It was the worst of times, it was the worser times. Or is it? Seems so!
Just 2% of you have been thriving over the past month, whereas a whole 29% of you are clinging on by your fingertips and simply surviving. Sadly this isn’t a question we asked in the Before Times (we stole it from Parent Ping) but it’s one we will definitely repeat in the future. Any bets on which part of the year has the highest thriving? [Summer hols, anyone? 😬]
Those in their 50s are more likely to be in one of the extreme groups of either thriving or surviving whereas those in their 20s are most likely to be a little thriving but mostly surviving – perhaps because their lives are often less settled but come with fewer caring responsibilities.
Things you didn’t expect…
A theme on social media is a concern that teachers might flee the profession after the horror of this past year. So far, the data disagrees. Compared to the past two Februaries teachers are ever so slightly more likely to think they will stay in the job until retirement now.
Likewise, many of you felt that teachers were outlaying way more on items related to work than in previous years. After all, second screens and webcams don’t buy themselves! However, the results from last week were the same as when we asked back in 2018. Two possible reasons include that you’ve already spent the cash to get the tech earlier in the lockdowns or that schools have been good about paying for tech as needed.
Note that the ones who shell out most of their own money are the headteachers – with 1 in 5 spending at least £50 in the past month. Heads may be higher paid than other teachers but it looks like some of that cash does flow back into schools.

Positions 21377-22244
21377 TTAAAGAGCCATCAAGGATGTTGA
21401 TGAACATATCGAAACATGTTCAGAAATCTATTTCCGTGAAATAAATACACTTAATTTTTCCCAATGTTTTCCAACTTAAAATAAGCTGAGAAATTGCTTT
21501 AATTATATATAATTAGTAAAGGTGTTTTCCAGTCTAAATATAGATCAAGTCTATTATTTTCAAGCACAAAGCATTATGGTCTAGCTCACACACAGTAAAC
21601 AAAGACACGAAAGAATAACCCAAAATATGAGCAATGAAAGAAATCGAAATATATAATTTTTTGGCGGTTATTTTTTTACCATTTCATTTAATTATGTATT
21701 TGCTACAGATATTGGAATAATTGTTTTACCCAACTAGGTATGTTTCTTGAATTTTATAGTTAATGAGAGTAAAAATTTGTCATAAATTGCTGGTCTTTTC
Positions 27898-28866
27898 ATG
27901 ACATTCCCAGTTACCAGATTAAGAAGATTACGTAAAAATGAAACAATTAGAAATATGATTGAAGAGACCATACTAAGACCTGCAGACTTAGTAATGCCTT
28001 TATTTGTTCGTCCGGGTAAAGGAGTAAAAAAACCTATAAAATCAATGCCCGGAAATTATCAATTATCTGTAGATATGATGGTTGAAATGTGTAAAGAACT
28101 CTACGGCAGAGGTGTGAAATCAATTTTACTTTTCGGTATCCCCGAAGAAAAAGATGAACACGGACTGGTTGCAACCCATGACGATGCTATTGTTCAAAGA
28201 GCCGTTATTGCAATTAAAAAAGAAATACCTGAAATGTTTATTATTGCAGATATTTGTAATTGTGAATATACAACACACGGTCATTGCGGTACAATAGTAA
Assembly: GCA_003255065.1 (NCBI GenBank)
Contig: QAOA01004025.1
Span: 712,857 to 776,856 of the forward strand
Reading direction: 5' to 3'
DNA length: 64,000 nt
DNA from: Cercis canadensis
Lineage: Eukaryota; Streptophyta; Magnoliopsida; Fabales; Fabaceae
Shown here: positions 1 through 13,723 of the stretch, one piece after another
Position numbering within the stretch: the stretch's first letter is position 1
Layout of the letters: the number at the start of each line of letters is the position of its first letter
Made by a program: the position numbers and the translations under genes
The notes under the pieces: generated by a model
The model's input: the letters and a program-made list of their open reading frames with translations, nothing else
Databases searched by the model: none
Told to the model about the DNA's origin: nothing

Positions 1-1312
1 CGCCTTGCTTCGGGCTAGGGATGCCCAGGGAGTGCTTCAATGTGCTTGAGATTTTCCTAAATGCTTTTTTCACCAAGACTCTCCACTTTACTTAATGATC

Things we had a hunch about…
On the other hand, some of last week’s hunches turned out to be true!
Sorry folks: you are getting less healthy in this lockdown.
In the last lockdown, many of you discovered a new passion for exercise and enjoyed eating at home. This time around the joy of endless walks has faded and lunch is now five Dairyleas and a box of Milk Tray left over from Christmas. (Ok, that may just be us…) Either way, 39% of you feel somewhat less healthy and 19% are much less healthy this time, which is almost twice the rate of the last lockdown.
Another hunch was that primary schools were focusing more on core subjects as opposed to the ‘broad and balanced’ curriculum. Again, the hunch appears to be correct.
Back in 2019, 58% of you were recording assessments of subjects beyond those measured by SATs (reading, writing and maths). Now, that’s dropped to just 39%. Ultimately, remote teaching is hard and some thing had to give. This was one of those things.
What drives workload?
Teachers work really long hours during term time. Why is that?
Ultimately, the majority of you think it simply takes that amount of time to get the job done. Planning, marking, delivering, monitoring: it all adds up.
But some other factors are also at play. For classroom teachers, worries about letting students down (41%) and perfectionism (27%) also play a part in long hours. For headteachers, however, the second driving force is that they enjoy the work. Is it that fewer people who feel they are perfectionists become headteachers, or do people learn to let imperfections go as they move through their career? One for us to investigate further!
Finally, how are you feeling about exams this year? SATs won’t be going ahead – but should they continue next year? Primary teachers are mainly against, with 71% of heads saying they wouldn’t run SATs next year if they were in government.
Meanwhile, over on the A-Level/GCSE front, a minority of teachers think things will go more smoothly this year (27%). A more worrying 50% think they will be about the same as last year (remember: it was horrendous) and 13% think it will go even less smoothly. We can’t even bear to imagine what that would be like!